How to make the perfect fudge

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How to make the perfect fudge

One of the most common things for people to write into us about at Good Food channel, is fudge that doesn’t set. So with a little help from some experts, we’ve put together our top tips for making the perfect fudge every time.

Looking for more inspiration? Have a look at our Best ever fudge recipes.

1. Getting started

1. Getting started

Use a reliable recipe and measure all the ingredients out carefully so you have the right proportions to begin with and cook the mixture in a heavy-based saucepan so it doesn’t burn on the bottom.
Angela Nilsen, Food writer

Make sure you use a large saucepan too as the mixture will bubble up a lot.

Here are some of our favourites:
Clotted cream fudge
Vanilla fudge
2. Heating the mix

2. Heating the mix

Heat the mixture slowly over a low heat initially until the sugar has dissolved, then bring it up to temperature on a rolling boil. If the heat is turned up too high before the sugar has dissolved, it may crystallise.
Angela Nilsen

Once the fudge 'sauce' starts to boil and bubble, you must continue boiling it on med-high to high heat until it reaches the right temperature. Stir the mix throughout to prevent the fudge from burning.
Lily Turner, Yum Yum Tree Fudge
3. The right temperature

3. The right temperature

A bit like making jam - for fudge to set, the mixture needs to reach the right temperature, so it's worth investing in a sugar thermometer so you can accurately test when the mix has reached the required ‘soft-ball’ stage or 115C.
Angela Nilsen

If you don’t have a sugar thermometer, it is also possible to test by dropping a little bit of the mix into cold water to see how much it sets. For the soft-ball stage, it should form into a pliable ball that holds its own shape. Don't forget, the mix is very hot at this stage, so don't touch it until it has cooled down sufficiently.
4. Cooling

4. Cooling

When you take the fudge off the heat, don’t start stirring straight away. Allow to cool to at least 110C or else there is a good chance it won’t set. At Rolys Fudge Pantry we then turn the fudge out onto a cool marble slab to help it cool quickly while mixing it up to create the characteristic granular texture.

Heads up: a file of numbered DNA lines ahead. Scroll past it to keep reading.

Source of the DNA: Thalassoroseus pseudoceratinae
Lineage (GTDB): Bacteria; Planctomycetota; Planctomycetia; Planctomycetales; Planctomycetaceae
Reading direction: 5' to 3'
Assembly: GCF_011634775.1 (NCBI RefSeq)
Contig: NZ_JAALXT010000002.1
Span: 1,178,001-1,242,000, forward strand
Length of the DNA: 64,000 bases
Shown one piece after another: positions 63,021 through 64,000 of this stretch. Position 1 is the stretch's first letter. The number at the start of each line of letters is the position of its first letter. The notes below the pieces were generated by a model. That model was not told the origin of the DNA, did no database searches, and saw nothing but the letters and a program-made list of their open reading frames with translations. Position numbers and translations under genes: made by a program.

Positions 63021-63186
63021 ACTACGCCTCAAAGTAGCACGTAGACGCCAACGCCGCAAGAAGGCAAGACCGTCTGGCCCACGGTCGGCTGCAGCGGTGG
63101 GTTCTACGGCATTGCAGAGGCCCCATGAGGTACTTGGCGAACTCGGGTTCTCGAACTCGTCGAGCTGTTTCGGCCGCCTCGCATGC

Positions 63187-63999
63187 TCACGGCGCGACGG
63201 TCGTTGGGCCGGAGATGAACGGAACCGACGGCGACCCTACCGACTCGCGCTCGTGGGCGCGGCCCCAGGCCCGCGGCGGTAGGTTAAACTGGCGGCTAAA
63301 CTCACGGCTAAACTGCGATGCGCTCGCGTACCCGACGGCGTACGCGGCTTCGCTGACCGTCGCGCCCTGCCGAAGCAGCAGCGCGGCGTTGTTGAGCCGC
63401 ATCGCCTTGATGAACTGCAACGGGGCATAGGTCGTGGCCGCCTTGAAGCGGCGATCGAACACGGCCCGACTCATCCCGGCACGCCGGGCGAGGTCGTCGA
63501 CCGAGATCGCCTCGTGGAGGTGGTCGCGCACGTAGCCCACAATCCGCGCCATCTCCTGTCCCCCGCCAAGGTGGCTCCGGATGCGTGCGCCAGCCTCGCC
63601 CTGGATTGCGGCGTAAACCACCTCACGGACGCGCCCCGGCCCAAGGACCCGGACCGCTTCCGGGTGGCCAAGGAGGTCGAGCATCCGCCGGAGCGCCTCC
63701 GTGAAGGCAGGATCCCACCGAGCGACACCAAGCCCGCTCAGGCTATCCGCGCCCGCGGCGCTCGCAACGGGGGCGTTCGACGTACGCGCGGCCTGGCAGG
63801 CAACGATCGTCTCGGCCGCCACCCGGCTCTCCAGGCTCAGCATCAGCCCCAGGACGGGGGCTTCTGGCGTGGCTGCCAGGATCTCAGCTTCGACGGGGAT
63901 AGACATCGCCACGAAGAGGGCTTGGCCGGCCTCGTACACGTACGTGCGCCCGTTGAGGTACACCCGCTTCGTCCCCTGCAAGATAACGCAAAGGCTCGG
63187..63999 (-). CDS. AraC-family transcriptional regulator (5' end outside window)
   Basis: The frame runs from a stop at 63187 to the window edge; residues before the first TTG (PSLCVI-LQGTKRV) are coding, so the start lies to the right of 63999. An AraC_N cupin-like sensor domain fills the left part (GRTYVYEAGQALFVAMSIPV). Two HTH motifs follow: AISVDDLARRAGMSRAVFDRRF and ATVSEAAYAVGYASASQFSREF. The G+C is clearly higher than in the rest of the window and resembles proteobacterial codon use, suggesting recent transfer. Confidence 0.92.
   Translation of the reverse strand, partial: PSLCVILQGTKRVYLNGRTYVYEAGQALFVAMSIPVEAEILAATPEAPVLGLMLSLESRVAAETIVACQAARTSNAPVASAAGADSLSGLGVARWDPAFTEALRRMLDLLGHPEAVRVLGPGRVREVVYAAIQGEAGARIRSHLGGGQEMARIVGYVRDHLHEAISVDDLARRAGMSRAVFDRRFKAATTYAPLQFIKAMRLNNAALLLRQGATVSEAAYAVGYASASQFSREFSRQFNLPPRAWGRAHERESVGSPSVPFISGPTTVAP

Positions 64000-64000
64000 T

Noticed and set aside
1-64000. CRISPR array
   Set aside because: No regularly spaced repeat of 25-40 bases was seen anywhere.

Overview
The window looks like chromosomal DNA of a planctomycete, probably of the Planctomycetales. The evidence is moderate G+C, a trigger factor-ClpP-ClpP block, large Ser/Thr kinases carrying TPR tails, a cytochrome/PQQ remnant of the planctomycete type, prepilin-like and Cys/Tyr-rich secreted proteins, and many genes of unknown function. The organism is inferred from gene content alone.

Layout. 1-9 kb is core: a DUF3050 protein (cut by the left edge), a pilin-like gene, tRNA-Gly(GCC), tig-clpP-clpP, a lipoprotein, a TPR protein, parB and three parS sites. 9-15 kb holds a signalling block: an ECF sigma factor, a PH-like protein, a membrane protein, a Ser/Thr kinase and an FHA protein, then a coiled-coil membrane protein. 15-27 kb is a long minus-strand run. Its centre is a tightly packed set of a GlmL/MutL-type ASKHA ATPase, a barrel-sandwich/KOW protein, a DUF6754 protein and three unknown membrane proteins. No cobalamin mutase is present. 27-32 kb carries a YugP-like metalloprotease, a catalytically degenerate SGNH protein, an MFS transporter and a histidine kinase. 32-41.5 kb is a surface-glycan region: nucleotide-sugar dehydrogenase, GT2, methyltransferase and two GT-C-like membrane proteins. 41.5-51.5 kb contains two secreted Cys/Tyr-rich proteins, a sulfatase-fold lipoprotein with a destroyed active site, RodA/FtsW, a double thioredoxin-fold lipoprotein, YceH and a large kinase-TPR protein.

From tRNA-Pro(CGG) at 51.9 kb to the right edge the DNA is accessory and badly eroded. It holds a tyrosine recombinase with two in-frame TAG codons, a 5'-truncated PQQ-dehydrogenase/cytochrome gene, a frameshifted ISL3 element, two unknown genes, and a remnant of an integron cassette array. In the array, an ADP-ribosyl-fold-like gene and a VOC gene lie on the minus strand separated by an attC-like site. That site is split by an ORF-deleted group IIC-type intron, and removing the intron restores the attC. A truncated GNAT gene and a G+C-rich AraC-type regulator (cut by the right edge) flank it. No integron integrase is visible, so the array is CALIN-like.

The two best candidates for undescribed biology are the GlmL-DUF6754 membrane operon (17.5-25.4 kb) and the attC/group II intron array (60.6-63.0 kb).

Jacqui Adams, Rolys Fudge Pantry

The fudge will set more quickly in the winter as the weather is cooler, so there is no exact timing with how long it will take to harden up. Try not to be too impatient though, it does take a little while.

You can tell if the fudge is ready when the whole thing starts to ball up together and wants to come away from the sides of the bowl.
Lily Turner
5. If it doesn’t work

5. If it doesn’t work

If your fudge still doesn’t set, then you have a few different options. You could try heating it up again until it become liquid, then return to step 4.

Alternatively, if the mix is firm enough to mould, try shaping it into balls and dipping into melted chocolate. To make them extra firm, you can freeze them over night before dipping. If it's too soft for that, then use as a sauce for steamed sponge, ice cream, biscuits and brownies, or pour it into chocolate canape cups.

Finally, if all else fails, try making no-cook fudge instead.


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Latest Comment

I wuld love to try this recipe, I am making fudge for my sons wedding, however although on the video it tells you what to use, it gives no quatities... Please can you tell me how much of both the sugars and the clotted cream to use.. thank you

VivienneO89300 VivienneO89300 Posted 26 Aug 2012 6:15 PM

how hot should the hob be???????????????

ChloeU28290 ChloeU28290 Posted 28 Apr 2011 6:28 PM

Hi lukeW86959, you can find Gizzi's fudge recipe here:

Celia Good Food Celia Good Food Posted 14 Mar 2011 9:49 AM

Where is the recipe for this video? the other fudge recipes don't use muscovado sugar, is it simply a golden syrup for muscovado swop?

lukeW86959 lukeW86959 Posted 13 Mar 2011 12:06 PM

Good luck with the fourth batch jaycee28437, let us know how it goes.

Celia Good Food Celia Good Food Posted 20 Dec 2010 10:14 AM

I'm so glad you've bought this up-i've got one in the fridge at the moment that hasn't set and i've no idea why. i was wondering if i had used too much sugar / not enough sugar/ is it because i've not let it boil long enough, overstirred it perhaps-the possibilities are endless. lol. it's the third one i've tried to make (the other two were the same) and i was on the point of giving up, because it's really disappointing :) but tomorrow i'll try out your rescue remedies-or failing that, try the no-cook version you have kindly provided. thanks-here's to fourth time lucky :)

jaycee28437 jaycee28437 Posted 19 Dec 2010 11:45 PM